If you’re one of the thousands of organizations using the Salesforce Foundation’s open source Nonprofit Starter Pack, you have a good understanding of the great features and power that comes under the hood. It’s one of the world’s best fundraising apps sitting atop one of the best cloud platforms, and it’s improving every day.
For some of you, open source software might be a new and somewhat mysterious concept. Luckily, there’s a not-so-well-kept secret to but the immense power of it is what enables so many fabulous organizations to use the Nonprofit Starter Pack (NPSP): you have the power to contribute to it and make it better. The question is, how?
In a recent blog post, I spoke about ushering in a new era of open source evangelism, and most specifically, I pointed to the NPSP as a terrific example of open source done right within a corporate foundation. The benefits of an open source application are immense, but the best outcome for a community like our nonprofit sector is that each of us can learn from the lessons of fellow organizations, and contribute to an application that can be made better by each of our efforts. In doing so, we can lower total costs of ownership, increase effectiveness within our organizations, and in the end continue to support the social change we seek.
Your organization’s efforts are critical to this success, and here’s some easy ways you can help your fellow organization in their use of the NPSP.
1) Share your knowledge (and questions) in discussions
The Nonprofit Salesforce Practitioners Google Group is one of the best places to share your ideas and questions, and even better, to answer those questions by others. This community is one of the kindest software user group communities I’ve seen, and everyone, from newbies to experts, are welcomed. Pull up a virtual chair, and share your ideas to making the NPSP better.
2) Contribute ideas for features and improvements
No software solution can be improved without ideas from its community, and the NPSP is no different. Since the NPSP is shared on a code repository service called GitHub, it’s actually pretty easy for you to submit you bug requests and feature requests to the community and the Salesforce Foundation. One of the easiest ways is to hop into the NPSP GitHub repository’s issue section, and submit away! If you find a bug, be sure that many others have seen it as well. Report it! No bugs get fixed if they’re not reported, so do your community duty and report early and often.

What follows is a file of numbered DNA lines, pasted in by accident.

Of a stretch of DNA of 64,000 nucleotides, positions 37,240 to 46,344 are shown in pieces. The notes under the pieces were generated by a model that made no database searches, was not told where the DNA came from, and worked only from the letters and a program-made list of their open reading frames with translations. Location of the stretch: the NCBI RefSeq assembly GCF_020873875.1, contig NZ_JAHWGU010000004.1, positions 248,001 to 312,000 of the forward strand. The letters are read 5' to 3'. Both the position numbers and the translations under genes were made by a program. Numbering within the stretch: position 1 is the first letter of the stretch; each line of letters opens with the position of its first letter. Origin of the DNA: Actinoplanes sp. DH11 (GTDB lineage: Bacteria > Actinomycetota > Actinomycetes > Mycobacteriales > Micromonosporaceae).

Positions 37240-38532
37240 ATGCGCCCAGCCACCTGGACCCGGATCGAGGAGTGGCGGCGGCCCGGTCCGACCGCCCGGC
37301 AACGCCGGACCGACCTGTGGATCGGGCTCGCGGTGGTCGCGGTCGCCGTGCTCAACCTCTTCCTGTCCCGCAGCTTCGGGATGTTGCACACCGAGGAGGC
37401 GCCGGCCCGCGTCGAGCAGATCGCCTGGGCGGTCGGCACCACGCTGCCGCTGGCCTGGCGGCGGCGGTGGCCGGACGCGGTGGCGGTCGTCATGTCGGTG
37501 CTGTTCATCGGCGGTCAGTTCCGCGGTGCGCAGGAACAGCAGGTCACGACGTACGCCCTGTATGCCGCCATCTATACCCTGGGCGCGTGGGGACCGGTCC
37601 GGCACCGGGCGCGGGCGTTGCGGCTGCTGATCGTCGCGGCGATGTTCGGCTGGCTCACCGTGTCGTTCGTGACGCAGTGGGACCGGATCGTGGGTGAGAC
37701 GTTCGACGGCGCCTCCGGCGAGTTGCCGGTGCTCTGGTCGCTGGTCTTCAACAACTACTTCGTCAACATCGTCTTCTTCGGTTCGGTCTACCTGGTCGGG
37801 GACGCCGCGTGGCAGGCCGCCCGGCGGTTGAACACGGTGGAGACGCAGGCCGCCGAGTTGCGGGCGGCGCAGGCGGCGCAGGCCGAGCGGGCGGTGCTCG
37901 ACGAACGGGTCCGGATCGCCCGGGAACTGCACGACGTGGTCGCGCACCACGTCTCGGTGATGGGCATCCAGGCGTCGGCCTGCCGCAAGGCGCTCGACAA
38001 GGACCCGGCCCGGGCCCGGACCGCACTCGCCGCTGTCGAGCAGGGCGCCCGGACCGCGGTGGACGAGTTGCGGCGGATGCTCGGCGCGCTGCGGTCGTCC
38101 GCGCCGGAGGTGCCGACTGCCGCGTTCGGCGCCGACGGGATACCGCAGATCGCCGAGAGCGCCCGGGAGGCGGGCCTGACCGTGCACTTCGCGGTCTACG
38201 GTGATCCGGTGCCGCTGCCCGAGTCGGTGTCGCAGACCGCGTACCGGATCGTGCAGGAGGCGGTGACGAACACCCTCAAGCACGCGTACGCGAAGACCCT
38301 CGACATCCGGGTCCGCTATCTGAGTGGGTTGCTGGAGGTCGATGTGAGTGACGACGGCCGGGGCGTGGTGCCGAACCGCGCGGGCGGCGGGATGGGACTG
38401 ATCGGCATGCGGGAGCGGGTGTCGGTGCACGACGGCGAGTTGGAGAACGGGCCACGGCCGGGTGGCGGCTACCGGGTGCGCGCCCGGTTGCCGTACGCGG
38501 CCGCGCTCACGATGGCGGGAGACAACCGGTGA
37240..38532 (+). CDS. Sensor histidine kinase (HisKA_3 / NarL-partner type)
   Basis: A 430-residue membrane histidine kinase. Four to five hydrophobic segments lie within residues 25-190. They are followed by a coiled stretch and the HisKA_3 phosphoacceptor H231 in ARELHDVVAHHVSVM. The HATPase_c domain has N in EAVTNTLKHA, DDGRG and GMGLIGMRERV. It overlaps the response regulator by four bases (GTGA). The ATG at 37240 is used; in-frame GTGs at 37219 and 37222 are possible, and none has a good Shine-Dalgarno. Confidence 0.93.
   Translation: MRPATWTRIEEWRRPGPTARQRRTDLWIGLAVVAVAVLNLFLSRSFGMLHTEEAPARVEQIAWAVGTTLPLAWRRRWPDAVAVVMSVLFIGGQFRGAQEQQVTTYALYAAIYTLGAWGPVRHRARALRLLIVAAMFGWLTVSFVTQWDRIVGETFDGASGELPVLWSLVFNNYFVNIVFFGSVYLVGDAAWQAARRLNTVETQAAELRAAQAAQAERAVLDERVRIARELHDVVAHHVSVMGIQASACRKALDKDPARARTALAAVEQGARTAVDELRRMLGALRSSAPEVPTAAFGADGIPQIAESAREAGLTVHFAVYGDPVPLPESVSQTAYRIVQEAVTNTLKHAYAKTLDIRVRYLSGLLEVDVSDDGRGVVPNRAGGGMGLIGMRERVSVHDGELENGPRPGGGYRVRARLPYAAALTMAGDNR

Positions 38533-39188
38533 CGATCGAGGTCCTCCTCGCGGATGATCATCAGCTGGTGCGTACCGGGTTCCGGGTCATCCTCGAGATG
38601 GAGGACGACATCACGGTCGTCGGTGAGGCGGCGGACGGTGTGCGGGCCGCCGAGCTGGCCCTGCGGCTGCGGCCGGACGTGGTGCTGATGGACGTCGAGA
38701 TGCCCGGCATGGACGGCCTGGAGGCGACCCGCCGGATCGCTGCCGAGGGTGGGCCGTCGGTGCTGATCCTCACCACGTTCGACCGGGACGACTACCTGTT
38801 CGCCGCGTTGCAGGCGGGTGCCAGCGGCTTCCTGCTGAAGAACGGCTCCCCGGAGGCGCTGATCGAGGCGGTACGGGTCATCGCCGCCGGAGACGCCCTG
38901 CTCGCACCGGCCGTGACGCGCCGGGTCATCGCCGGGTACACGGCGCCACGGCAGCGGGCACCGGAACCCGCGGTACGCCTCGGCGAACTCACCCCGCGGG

3) Create your own local community discussions
Contributing to an open source project is supposed to be equal parts fun, rewarding, and challenging. And like most other lessons learned in life, working with friends to reach a common goal makes the journey even more enjoyable. If you’re in a metro area, consider reaching out to other nonprofit Salesforce users to come together to discuss your challenges and ideas, and start determining ways your local community can contribute. To start, if you’re in the DC area, and looking to talk about the NPSP, definitely contact me!
4) Write code, squash bugs, and teach others
If you’re a developer, get ready to make a lot of new friends. Open source software thrives on gift giving through software code, and the NPSP enables this through the GitHub repository. Folks like Kevin Bromer and others at the Salesforce Foundation are more than happy to receive your pull request (geek-speak for “hey, check out my code and consider it for the NPSP!”), and your contribution could be the ram that knocks down an important barrier to entry for a fellow nonprofit.
So there you have it, four ways you can get involved in contributing to the NPSP. And this is just the starting point! Documentation, training materials, translations, report building, dashboard building, and more. If you’re interested in learning more about contributing to the NPSP or open source community building in general, drop me a line!
Want to learn more about the Salesforce Nonprofit Start Pack? Come to our introductory session on the NPSP at PICnet’s DC offices on Wednesday, January 30, 2013 at 9am ET for a free overview!
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This entry was posted on Tuesday, January 22nd, 2013 at 11:52 pm and is filed under CRM, nptech, open source, Salesforce.com. You can follow any responses to this entry through the RSS 2.0 feed. You can leave a response, or trackback from your own site.